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Monday, January 10, 2011

Gratuity: Get Rs 10 lakh for not hopping jobs

How is gratuity calculated
Are you ruing your decision not to change jobs while your peers jumped more than two or three times to land fatter salaries? Don't worry, because patience is not only a virtue but can also be very rewarding in financial terms. If you have completed at least five years of service, you are eligible for a fat lump-sum payment in the form of gratuity when you are finally bidding farewell to a company. Your former colleagues, who changed every two or three years for lucrative new offers, will not be eligible for the same benefit.

Gratuity is one of the oldest employee-retention tool in the basket of HR managers. It used to be one of the three major retiral benefits along with Employees' Provident Fund and pension. The objective was to make it lucrative for an employee to stay in the company in the long term and reap benefits. But unlike the retention bonuses that companies now offer to select employees, gratuity used to be for all employees in a company.

However, gratuity has lost favour over the years because job-hopping has become a norm. "The average employee now changes jobs every 2-4 years," says Kris Lakshmikant, CEO and managing director of Bangalore-based HR firm Head Hunters India.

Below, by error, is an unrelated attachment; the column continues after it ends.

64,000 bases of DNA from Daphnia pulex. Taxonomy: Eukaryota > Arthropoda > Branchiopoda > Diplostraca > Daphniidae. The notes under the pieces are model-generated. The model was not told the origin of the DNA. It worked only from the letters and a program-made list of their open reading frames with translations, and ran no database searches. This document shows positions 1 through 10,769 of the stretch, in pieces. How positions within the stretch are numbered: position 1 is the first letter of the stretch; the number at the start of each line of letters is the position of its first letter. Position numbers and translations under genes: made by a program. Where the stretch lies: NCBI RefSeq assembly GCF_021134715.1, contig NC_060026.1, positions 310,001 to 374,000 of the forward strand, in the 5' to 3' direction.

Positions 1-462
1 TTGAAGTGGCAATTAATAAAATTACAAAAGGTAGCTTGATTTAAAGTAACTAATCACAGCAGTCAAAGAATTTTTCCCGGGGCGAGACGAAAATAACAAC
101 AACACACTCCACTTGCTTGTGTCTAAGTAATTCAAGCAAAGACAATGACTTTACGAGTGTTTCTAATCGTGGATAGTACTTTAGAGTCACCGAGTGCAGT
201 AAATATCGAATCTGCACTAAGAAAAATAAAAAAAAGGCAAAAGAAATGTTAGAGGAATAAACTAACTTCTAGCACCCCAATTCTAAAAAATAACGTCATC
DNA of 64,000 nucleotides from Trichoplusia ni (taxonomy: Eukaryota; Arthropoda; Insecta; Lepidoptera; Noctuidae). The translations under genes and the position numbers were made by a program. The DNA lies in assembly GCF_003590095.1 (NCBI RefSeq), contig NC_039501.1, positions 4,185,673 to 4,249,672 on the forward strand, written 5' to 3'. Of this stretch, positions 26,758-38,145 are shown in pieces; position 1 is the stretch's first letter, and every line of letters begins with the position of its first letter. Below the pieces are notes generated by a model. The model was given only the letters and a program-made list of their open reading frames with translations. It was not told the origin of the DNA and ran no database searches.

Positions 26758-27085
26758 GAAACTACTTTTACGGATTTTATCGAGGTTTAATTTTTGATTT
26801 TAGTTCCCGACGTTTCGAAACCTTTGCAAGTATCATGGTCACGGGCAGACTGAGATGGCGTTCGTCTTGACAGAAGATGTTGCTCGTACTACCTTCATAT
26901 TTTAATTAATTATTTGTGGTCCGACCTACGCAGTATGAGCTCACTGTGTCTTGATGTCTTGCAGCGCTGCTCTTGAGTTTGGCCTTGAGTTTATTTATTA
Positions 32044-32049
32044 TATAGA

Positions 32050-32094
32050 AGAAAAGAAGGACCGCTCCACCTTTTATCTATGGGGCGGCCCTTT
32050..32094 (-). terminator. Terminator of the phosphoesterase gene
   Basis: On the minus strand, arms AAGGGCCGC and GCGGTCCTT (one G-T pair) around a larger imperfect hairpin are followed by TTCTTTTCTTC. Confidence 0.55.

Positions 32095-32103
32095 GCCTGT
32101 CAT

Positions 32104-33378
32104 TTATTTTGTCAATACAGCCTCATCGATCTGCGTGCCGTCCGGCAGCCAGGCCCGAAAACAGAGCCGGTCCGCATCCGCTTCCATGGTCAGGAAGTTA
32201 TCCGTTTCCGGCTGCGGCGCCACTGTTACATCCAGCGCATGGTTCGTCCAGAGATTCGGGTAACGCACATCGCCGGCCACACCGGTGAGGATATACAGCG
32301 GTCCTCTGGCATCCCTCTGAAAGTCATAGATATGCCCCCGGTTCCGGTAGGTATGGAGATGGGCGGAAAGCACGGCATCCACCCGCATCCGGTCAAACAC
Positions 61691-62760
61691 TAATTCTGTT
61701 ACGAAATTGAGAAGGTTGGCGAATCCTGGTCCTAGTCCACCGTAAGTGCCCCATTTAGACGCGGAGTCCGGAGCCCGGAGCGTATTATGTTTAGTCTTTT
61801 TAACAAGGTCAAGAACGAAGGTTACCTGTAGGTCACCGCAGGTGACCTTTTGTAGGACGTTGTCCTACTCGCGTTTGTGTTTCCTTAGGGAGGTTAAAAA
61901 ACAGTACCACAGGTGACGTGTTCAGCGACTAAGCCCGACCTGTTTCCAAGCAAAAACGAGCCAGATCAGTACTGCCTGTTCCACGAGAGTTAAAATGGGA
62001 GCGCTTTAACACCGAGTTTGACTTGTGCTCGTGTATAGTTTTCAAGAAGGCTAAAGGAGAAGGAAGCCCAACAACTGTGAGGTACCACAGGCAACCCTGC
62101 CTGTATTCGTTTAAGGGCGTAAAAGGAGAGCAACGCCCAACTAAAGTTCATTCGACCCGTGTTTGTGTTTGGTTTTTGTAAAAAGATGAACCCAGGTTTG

How much will you get
Besides, patience is in short supply in this era of instant gratification. "Youngsters today are more concerned with cash in hand than what comes to them after 10-20 years. They do not think of long-term benefits and give no significance to benefits such as gratuity," says Lakshmikant.

This can be a costly judgement error. Even with a small hike in your basic salary, your gratuity corpus can assume gigantic proportions over the long term. If someone starts his career at a basic salary of Rs 30,000 and gets a nominal 10% increment every year, his gratuity at the end of 20 years will be Rs 14.1 lakh (see graphic). However, the Payment of Gratuity Act , 1972, places a cap of Rs 10 lakh on the amount that a company has to pay as gratuity, although a company is free to give more if it wants to.